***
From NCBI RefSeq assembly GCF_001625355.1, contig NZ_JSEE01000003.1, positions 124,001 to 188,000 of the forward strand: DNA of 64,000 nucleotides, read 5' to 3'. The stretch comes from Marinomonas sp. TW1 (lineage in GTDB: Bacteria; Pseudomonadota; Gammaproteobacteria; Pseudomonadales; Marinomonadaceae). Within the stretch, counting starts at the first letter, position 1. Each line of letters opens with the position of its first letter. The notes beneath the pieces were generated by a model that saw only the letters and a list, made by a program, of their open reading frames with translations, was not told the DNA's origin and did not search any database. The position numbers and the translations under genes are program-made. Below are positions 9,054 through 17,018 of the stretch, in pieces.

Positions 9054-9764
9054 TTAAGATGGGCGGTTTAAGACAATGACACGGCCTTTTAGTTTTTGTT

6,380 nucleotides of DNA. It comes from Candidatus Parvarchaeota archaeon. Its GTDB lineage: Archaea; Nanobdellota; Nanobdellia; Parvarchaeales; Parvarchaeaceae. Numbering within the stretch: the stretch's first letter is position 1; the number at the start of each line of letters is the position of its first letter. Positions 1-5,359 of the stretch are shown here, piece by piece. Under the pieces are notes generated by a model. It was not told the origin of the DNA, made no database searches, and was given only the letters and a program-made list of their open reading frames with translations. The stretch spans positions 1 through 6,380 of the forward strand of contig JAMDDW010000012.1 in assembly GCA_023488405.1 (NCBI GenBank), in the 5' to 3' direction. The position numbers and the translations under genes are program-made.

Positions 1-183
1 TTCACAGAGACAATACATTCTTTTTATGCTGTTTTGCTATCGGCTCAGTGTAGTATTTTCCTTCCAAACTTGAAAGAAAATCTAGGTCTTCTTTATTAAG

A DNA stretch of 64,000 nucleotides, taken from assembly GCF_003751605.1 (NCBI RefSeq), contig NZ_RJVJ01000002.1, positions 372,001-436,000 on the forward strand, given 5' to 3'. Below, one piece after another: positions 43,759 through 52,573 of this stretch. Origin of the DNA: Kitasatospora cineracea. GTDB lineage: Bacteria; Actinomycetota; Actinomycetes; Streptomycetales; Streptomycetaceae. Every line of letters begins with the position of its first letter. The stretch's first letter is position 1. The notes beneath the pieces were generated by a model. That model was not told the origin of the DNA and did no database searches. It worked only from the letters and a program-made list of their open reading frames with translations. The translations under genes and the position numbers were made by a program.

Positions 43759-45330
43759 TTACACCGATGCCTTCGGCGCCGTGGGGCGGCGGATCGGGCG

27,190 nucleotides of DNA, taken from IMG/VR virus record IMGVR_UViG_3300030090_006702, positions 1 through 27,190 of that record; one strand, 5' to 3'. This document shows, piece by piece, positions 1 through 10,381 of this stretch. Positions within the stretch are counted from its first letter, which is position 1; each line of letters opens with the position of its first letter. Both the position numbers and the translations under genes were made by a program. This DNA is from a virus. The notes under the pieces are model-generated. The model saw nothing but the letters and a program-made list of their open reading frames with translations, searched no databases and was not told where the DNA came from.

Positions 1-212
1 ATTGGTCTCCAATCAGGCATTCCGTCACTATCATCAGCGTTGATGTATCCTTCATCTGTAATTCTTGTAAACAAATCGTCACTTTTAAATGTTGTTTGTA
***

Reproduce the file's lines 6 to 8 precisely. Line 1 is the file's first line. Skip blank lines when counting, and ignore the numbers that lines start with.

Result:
1 TTCACAGAGACAATACATTCTTTTTATGCTGTTTTGCTATCGGCTCAGTGTAGTATTTTCCTTCCAAACTTGAAAGAAAATCTAGGTCTTCTTTATTAAG

A DNA stretch of 64,000 nucleotides, taken from assembly GCF_003751605.1 (NCBI RefSeq), contig NZ_RJVJ01000002.1, positions 372,001-436,000 on the forward strand, given 5' to 3'. Below, one piece after another: positions 43,759 through 52,573 of this stretch. Origin of the DNA: Kitasatospora cineracea. GTDB lineage: Bacteria; Actinomycetota; Actinomycetes; Streptomycetales; Streptomycetaceae. Every line of letters begins with the position of its first letter. The stretch's first letter is position 1. The notes beneath the pieces were generated by a model. That model was not told the origin of the DNA and did no database searches. It worked only from the letters and a program-made list of their open reading frames with translations. The translations under genes and the position numbers were made by a program.

Positions 43759-45330